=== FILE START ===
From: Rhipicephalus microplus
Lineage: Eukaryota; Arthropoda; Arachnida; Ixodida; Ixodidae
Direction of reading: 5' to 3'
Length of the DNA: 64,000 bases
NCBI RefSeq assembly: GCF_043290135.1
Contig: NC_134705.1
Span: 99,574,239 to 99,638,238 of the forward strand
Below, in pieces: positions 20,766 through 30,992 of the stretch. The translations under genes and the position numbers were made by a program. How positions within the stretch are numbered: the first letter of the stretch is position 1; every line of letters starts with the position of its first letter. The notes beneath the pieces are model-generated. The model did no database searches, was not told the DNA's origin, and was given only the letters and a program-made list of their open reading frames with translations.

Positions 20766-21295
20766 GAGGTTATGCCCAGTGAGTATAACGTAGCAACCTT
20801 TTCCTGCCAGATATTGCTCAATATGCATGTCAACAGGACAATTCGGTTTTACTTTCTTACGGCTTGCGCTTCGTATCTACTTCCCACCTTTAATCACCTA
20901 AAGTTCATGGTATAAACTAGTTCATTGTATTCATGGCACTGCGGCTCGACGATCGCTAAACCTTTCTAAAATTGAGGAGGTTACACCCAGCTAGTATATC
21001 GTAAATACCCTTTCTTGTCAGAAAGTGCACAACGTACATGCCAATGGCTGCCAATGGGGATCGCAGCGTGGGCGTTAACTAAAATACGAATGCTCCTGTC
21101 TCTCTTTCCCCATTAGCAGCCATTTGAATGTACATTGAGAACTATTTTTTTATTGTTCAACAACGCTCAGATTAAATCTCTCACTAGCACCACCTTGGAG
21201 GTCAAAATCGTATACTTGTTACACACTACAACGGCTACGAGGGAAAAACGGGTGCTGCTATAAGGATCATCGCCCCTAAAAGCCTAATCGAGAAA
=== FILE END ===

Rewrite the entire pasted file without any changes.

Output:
From: Rhipicephalus microplus
Lineage: Eukaryota; Arthropoda; Arachnida; Ixodida; Ixodidae
Direction of reading: 5' to 3'
Length of the DNA: 64,000 bases
NCBI RefSeq assembly: GCF_043290135.1
Contig: NC_134705.1
Span: 99,574,239 to 99,638,238 of the forward strand
Below, in pieces: positions 20,766 through 30,992 of the stretch. The translations under genes and the position numbers were made by a program. How positions within the stretch are numbered: the first letter of the stretch is position 1; every line of letters starts with the position of its first letter. The notes beneath the pieces are model-generated. The model did no database searches, was not told the DNA's origin, and was given only the letters and a program-made list of their open reading frames with translations.

Positions 20766-21295
20766 GAGGTTATGCCCAGTGAGTATAACGTAGCAACCTT
20801 TTCCTGCCAGATATTGCTCAATATGCATGTCAACAGGACAATTCGGTTTTACTTTCTTACGGCTTGCGCTTCGTATCTACTTCCCACCTTTAATCACCTA
20901 AAGTTCATGGTATAAACTAGTTCATTGTATTCATGGCACTGCGGCTCGACGATCGCTAAACCTTTCTAAAATTGAGGAGGTTACACCCAGCTAGTATATC
21001 GTAAATACCCTTTCTTGTCAGAAAGTGCACAACGTACATGCCAATGGCTGCCAATGGGGATCGCAGCGTGGGCGTTAACTAAAATACGAATGCTCCTGTC
21101 TCTCTTTCCCCATTAGCAGCCATTTGAATGTACATTGAGAACTATTTTTTTATTGTTCAACAACGCTCAGATTAAATCTCTCACTAGCACCACCTTGGAG
21201 GTCAAAATCGTATACTTGTTACACACTACAACGGCTACGAGGGAAAAACGGGTGCTGCTATAAGGATCATCGCCCCTAAAAGCCTAATCGAGAAA